Causes of Food Contamination
The next time you bite down on a partially cooked hamburger or scoop up lukewarm potato salad, consider the risk to your health. Each year, an estimated 76 million people in the U.S. are sickened by tainted food, according to the Centers for Disease Control and Prevention. Harmful bacteria, viruses and toxins thrive in meats, produce and dairy products when proper food safety isn't practiced. However, understanding the causes of food contamination is one way to help reduce it.
Viruses such as hepatitis A and Norwalk are easily transmitted to shellfish, salads, vegetables and fruits when infected food handlers fail to wash their hands after using the toilet. By touching utensils or food, they pass the virus to others. Food contamination also occurs when workers skip washing their hands after handling raw meat, taking out garbage or cleaning up spills. Germs end up on the buffet table, and then in your mouth when you consume food prepared by negligent workers.
Contamination also spreads when someone has cuts, open sores or a skin infection. For example, Staphylococcus aureus is often found on skin with boils and blisters. Handlers who don't wear gloves commonly spread staph bacteria to meat, cream-filled desserts, potato salads and egg products. Because staph thrives in room temperatures and multiplies without any hint of spoilage, it's important for infected workers to wear gloves. However, touching contaminated surfaces, coughing into a gloved hand or handling money before food preparation can still spread germs, which is why gloves should be changed often.
Lax slaughterhouse practices can lead to contamination, especially when fecal or intestinal matter from cattle mixes with the meat. A small amount can taint an entire batch and spread E. coli O157:H7, commonly found in animals but deadly when consumed by humans. Numerous beef recalls have been linked to this particular strain, which is why people are advised not to eat raw or undercooked ground meat.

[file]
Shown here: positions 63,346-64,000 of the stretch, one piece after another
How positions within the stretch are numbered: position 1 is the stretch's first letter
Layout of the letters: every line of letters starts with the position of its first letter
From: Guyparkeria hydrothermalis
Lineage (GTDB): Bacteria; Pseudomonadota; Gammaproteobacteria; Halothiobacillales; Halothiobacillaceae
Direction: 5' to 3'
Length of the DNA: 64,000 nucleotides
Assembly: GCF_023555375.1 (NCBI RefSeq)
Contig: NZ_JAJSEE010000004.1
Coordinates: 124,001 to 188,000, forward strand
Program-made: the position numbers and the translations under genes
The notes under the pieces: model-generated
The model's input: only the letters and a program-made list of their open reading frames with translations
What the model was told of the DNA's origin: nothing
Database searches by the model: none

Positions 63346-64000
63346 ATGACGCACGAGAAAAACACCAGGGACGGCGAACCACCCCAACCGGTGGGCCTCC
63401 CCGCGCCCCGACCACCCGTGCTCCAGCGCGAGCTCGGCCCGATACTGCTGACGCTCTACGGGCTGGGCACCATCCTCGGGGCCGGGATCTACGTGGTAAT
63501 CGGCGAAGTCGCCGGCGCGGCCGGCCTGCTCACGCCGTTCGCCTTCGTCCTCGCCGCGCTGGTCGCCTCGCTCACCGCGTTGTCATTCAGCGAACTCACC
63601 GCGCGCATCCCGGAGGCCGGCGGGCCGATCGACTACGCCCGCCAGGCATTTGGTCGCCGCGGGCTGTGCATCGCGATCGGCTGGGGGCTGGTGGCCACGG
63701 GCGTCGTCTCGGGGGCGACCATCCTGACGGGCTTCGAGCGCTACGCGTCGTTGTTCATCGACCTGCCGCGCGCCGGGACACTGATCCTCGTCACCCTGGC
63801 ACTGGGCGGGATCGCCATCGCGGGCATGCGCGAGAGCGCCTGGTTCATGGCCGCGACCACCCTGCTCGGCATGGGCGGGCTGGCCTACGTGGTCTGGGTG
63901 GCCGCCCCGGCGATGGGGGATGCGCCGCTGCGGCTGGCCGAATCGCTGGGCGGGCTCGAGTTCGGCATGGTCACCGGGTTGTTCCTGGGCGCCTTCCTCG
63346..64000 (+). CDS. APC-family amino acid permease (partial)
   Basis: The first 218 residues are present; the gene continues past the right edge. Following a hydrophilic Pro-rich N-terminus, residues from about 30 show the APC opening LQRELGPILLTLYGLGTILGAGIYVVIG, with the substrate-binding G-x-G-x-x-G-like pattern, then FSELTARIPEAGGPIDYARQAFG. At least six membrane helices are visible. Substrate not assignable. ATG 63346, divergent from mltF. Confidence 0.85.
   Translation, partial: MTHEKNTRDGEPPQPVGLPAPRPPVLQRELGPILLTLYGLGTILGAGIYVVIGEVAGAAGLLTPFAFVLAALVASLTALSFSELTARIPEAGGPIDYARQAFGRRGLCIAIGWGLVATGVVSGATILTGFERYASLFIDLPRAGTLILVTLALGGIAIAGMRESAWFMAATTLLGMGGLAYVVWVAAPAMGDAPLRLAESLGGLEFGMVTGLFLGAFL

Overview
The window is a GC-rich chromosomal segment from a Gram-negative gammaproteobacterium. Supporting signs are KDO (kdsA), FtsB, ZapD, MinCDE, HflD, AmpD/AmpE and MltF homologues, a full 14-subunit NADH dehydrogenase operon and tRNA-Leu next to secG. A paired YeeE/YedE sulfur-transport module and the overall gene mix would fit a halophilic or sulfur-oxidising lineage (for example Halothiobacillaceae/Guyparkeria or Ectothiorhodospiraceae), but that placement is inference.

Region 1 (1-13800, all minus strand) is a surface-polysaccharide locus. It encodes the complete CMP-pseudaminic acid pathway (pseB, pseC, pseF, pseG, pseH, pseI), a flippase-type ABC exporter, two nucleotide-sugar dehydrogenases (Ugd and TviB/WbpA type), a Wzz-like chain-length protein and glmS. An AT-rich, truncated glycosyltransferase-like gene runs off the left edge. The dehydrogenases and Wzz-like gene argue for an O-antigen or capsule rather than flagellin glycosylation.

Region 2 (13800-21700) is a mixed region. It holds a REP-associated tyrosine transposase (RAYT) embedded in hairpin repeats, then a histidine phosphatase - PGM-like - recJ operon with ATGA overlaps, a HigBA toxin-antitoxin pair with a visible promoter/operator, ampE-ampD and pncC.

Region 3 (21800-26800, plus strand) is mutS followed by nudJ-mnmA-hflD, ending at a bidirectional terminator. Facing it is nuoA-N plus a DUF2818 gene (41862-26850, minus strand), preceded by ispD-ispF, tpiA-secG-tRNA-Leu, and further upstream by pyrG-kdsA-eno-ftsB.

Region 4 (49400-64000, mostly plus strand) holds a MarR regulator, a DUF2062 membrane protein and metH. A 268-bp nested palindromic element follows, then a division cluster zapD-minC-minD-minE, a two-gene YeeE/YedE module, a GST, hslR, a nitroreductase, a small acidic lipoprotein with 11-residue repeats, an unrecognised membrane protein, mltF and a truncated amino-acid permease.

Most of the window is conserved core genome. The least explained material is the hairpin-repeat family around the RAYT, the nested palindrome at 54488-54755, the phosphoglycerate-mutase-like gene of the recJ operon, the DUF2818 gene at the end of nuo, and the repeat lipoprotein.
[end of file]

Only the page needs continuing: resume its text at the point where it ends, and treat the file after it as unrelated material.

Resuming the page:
Produce can also be affected. Contamination occurs when fruits and vegetables are fertilized with raw manure or when crops are irrigated with water containing traces of animal waste. Spinach and lettuce have been linked to E. coli outbreaks. Even some unpasteurized items, such as fruit juice and milk, carry risks because they haven't been heat-treated to eliminate E. coli bacteria. Drinking pasteurized products and washing produce thoroughly helps protect people from these bacteria.
When grilled meat is dipped in used marinade or juices from raw beef and poultry drip onto cooked items, cross-contamination occurs. When kitchen tools or cutting boards used for raw meat come in contact with other food or serving utensils, bacteria can be transferred. For instance, slicing lettuce with a knife you used to cut raw poultry is just one example of how easily cross-contamination occurs. Washing utensils and cutting boards with hot water and soap between use helps minimize contamination.
Improperly canned food can form deadly toxins. Low-acid vegetables such as green beans, corn, beets and asparagus are commonly associated with botulism poisoning. If you do home canning, strict hygienic procedures must be followed to ensure safety. Recommendations by the U.S. Department of Agriculture include hot packing many foods, using self-sealing lids and sterilizing empty jars. Bulging cans with rusted lids or cracked, leaking jars should be thrown out.
Because bacteria multiply rapidly on prepared stews, meats and gravy left at room temperature, prompt refrigeration of leftovers is crucial. Leaving food out longer than two hours is a prime opportunity for bacterial growth. Uncooked foods such as creamy salads should be eaten immediately or quickly refrigerated. Other perishables such as eggs, which often harbor Salmonella bacteria, should be kept below 40°F to decrease contamination.
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